The Cambrian Explosion And Evolution


#62

Gould was a scientist who was quite familiar with history in biological science. History was his major sideline. He was also deeply involved in exchanges with creationists. Ultimately, theories he worked on like punctuated equilibrium whither or are judged fruitful in science independent of his theological beliefs. We need to recognize that while he deployed some theological assumptions in his writings, he also wrote a lot that didn’t reference the subject.

Jerry Coyne is a scientist who dabbles in theology and philosophy. He also is stridently non-theist. Often he mixes them with bad results. But again, whether his scientific work is ultimately judged fruitful is largely independent on his theological position.

Over my career, I’ve found that asking “How would God have done this?” or “How would God not done this?” to be pretty useless in hypothesis generation. Useful for discussing theology, perhaps, but it hasn’t been helpful for me in science. Among most scientists I’ve worked with over the years, the same could be generally said of them. If anyone has a good idea about God in understanding cancer progression and acquisition of resistance to drugs, please drop me a note. There are a large number of Christians working in Oncology but being naturally disposed to theological possibilities doesn’t provide much insight into the nature of aberrant cell reproduction. As in most areas, including evolutionary biology, it doesn’t really help.

I wonder that if there wasn’t continuous confrontation from Creationists who felt evolutionary biology was an assault on Christianity, then people like Coyne or Gould wouldn’t have invoked theological assumptions. Certainly, the phenomenon has fed on itself in a self-perpetuating cycle. At least among those bothered by it. (Reality check: I suspect most scientists don’t give a hoot and would rather work unbothered by religious/political posturing). If sociology weren’t such a dismal science I’d suggest they study that dynamic as a research project.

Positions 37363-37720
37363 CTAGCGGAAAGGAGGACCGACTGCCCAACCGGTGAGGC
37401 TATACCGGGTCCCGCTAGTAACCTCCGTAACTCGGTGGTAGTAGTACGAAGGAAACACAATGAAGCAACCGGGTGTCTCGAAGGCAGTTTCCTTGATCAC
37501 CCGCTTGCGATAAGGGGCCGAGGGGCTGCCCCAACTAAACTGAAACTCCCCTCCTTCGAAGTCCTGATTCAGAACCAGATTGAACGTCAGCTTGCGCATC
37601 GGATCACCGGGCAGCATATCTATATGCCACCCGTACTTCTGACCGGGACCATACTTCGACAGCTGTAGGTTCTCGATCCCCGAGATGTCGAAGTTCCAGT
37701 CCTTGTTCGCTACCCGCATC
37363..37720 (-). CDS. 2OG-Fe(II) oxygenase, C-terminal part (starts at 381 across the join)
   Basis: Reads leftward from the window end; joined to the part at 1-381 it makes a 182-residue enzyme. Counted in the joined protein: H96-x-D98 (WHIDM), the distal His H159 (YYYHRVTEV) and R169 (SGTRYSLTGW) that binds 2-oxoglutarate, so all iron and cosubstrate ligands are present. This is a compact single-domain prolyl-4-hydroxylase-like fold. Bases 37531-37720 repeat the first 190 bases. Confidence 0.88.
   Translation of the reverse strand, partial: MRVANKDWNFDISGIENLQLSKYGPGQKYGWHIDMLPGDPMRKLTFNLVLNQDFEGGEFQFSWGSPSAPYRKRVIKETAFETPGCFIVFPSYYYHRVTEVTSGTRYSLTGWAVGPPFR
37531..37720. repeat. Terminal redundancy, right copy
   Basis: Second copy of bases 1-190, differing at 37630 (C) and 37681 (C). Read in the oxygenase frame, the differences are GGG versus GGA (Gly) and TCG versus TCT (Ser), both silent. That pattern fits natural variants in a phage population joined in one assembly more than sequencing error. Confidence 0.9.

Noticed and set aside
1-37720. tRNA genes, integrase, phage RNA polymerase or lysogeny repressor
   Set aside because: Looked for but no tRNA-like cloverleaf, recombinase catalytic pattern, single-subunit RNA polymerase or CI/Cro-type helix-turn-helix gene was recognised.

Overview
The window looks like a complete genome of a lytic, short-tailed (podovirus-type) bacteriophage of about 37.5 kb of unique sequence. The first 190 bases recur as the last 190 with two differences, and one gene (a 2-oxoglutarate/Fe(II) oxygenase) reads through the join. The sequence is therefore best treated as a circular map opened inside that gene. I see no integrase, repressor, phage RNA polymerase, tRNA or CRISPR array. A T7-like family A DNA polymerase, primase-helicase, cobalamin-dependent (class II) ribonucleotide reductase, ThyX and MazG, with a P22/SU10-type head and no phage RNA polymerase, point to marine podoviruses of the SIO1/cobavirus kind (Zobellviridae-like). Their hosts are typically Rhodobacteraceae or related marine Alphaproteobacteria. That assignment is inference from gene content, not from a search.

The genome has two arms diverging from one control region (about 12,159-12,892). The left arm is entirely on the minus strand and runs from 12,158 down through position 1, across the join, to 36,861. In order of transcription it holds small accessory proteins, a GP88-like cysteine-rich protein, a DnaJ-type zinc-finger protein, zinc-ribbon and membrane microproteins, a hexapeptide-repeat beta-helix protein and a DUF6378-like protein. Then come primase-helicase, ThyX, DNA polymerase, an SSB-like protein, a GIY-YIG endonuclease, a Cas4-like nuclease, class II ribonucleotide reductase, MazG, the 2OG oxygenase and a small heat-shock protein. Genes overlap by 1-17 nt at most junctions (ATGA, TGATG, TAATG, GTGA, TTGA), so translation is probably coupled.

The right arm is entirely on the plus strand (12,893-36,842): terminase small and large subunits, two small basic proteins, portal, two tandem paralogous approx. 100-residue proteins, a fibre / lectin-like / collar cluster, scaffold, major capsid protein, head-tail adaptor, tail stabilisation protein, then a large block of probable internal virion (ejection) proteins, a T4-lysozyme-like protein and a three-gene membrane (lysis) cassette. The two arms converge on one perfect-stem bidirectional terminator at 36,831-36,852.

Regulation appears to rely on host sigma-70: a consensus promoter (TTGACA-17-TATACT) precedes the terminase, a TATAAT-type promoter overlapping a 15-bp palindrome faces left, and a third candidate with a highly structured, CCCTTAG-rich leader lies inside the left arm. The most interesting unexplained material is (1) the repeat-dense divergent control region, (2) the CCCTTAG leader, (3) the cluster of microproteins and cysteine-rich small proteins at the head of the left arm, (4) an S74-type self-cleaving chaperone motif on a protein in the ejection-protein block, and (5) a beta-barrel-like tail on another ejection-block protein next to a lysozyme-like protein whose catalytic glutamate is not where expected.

Returning to @swamidass’s comment, where does that leave us with regard to Neutral theory? Fully encrusted in religious dogma, non-intersecting with Christian theology, or something in between? Is Christian Neutral Theory distinct from common ‘Neutral Theory’?

Aside: Why do physicists get off scott-free in that exchange? :^)
Ask them about our understanding of relativity, quantum mechanics and the origin of the universe. Or consider when they found the age of the Earth extended millions and billions of years into the past, or that the Earth and planets orbited the sun. There was theologically-driven push-back on that work that the scientists at the time referenced.


#63

@paulnelson

This paragraph from Coyne’s book, “Why Evolution is True”, certainly invests time pointing out that an Intelligent Designer wouldn’t make the imperfect designs that we know are just as common as the seemingly perfect ones.

But for you to argue that "Theology places a central role in the “grounding or justification” of evolutionary theory. That, dear sir, is a completely bogus charge. But I can well imagine you getting bonus points for attempting such a forensic somersault in your presentations!

Theology doesn’t play a central role… the “negation of theology” plays the central role. For you to argue otherwise is nothing but sophistry.


#64

Here is the summation of the Dilley process:

“The most severe tension, however, can be found in the fundamental justification for all
the positiva theological claims in the Origin. Judged from an epistemic point of view,
these claims offer genuine support for descent with modification only if they are justified
in the first place. In this vein, one may ask, ‘if Darwin’s own theory is true, what
justification is there for the positiva theology he used to support his theory?’”

“To appreciate his query, consider Darwin’s own reflections in his autobiography that
he felt compelled to look to a First Cause having an intelligent mind in some degree analogous to that
of man … This conclusion was strong in my mind about the time, as far as I can remember,
when I wrote the Origin of Species. But then arises a doubt – can the mind of man, which has,
as I fully believe, been developed from a mind as low as that possessed by the lowest animal, be
trusted when it draws such grand conclusions?”

“This question, in one form or another, haunted Darwin from at least around 1859 to the
end of this life.104 Just six months after the debut of the Origin, Darwin wrestled with
the relationship between God and evolution in a letter to Asa Gray, writing that he
believed in divinely designed laws with the details left to chance. ‘Not that this notion
at all satisfies me’, Darwin immediately added. ‘I feel most deeply that the whole subject